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I am wondering why there is a flow in a diffuser: so according to Bernoulli when the flow speeds up, the dynamic pressure drops and the static pressure rises.

Assume there are no losses (in total pressure): So in a diffusor the static pressure in the wider area is higher than in the narrow area. So the fluid particles are fighting against the higher static pressure and use their kinetic energy to overcome this?

I once upon a time learned, that in order to have a flow, you need a pressure gradient, and the particles move from higher pressure to lower pressure area .. but here not?

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Yes, the fluid particles are fighting against the higher static pressure and use their kinetic energy to overcome this. It is like in a pendulum.

(In your first phrase everything is on contrary, unfortunately.)

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You say it all yourself, but somehow don't notice the meaning.

As you say, there is no loss in total pressure, so the dynamic pressure has to become the static pressure. Considering that, the static pressure can never get high enough to completely overcome the dynamic pressure to stop the flow. As long as a fluid under static pressure has anywhere to go, it will go there, meaning it will become dynamic pressure.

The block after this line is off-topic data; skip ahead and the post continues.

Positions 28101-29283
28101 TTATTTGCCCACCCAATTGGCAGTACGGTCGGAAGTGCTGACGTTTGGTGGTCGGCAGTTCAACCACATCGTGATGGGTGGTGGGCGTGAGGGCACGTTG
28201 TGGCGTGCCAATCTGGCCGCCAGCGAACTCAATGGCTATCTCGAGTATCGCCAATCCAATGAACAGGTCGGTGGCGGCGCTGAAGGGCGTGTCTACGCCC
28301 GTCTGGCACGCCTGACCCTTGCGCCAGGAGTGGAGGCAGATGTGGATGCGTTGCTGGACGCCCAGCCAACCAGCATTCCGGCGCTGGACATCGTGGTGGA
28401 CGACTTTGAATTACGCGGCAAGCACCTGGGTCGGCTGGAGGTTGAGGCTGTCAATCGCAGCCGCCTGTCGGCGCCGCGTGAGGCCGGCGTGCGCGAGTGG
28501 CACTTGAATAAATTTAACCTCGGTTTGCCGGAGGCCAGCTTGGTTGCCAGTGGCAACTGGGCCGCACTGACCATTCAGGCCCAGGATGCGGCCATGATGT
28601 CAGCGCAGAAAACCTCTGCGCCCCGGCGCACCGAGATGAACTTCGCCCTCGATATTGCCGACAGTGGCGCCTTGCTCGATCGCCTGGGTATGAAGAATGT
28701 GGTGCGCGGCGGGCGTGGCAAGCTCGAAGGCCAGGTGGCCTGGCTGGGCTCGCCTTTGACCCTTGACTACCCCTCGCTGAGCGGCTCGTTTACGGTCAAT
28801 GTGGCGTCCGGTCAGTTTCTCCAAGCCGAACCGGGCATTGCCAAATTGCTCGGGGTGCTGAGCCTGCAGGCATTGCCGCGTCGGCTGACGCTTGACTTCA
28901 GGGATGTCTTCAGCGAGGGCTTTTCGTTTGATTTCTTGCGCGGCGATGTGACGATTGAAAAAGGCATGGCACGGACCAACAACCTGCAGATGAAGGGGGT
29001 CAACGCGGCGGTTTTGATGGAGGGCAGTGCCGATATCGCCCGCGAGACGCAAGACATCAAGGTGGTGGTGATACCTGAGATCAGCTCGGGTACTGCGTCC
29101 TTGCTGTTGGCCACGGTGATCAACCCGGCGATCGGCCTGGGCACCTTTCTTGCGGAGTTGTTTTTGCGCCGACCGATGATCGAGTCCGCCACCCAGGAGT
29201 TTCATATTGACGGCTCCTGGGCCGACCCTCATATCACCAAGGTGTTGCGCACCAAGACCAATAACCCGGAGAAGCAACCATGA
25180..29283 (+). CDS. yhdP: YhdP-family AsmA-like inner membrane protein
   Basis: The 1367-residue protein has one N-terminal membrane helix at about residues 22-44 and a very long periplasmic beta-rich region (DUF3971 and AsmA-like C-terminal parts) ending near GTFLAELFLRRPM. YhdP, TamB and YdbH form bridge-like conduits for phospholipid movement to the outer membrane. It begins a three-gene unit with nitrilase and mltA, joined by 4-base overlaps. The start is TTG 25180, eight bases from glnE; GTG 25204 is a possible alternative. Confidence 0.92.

For a single molecule, there is no difference between dynamic and static pressure. It can only travel (gas) or push (liquid) in one direction at a time, which is the basis of the Bernoulli equivalent principal. This makes the concept of pressure in fluids interpretive. It does not describe or define what is going on in a fluid. It is a model making it possible to work with what goes on in a fluid.

Still, in order to have a flow, you need a pressure gradient, and the particles move from higher pressure to lower pressure area, which in this case is mainly to be found outside your diffuser.

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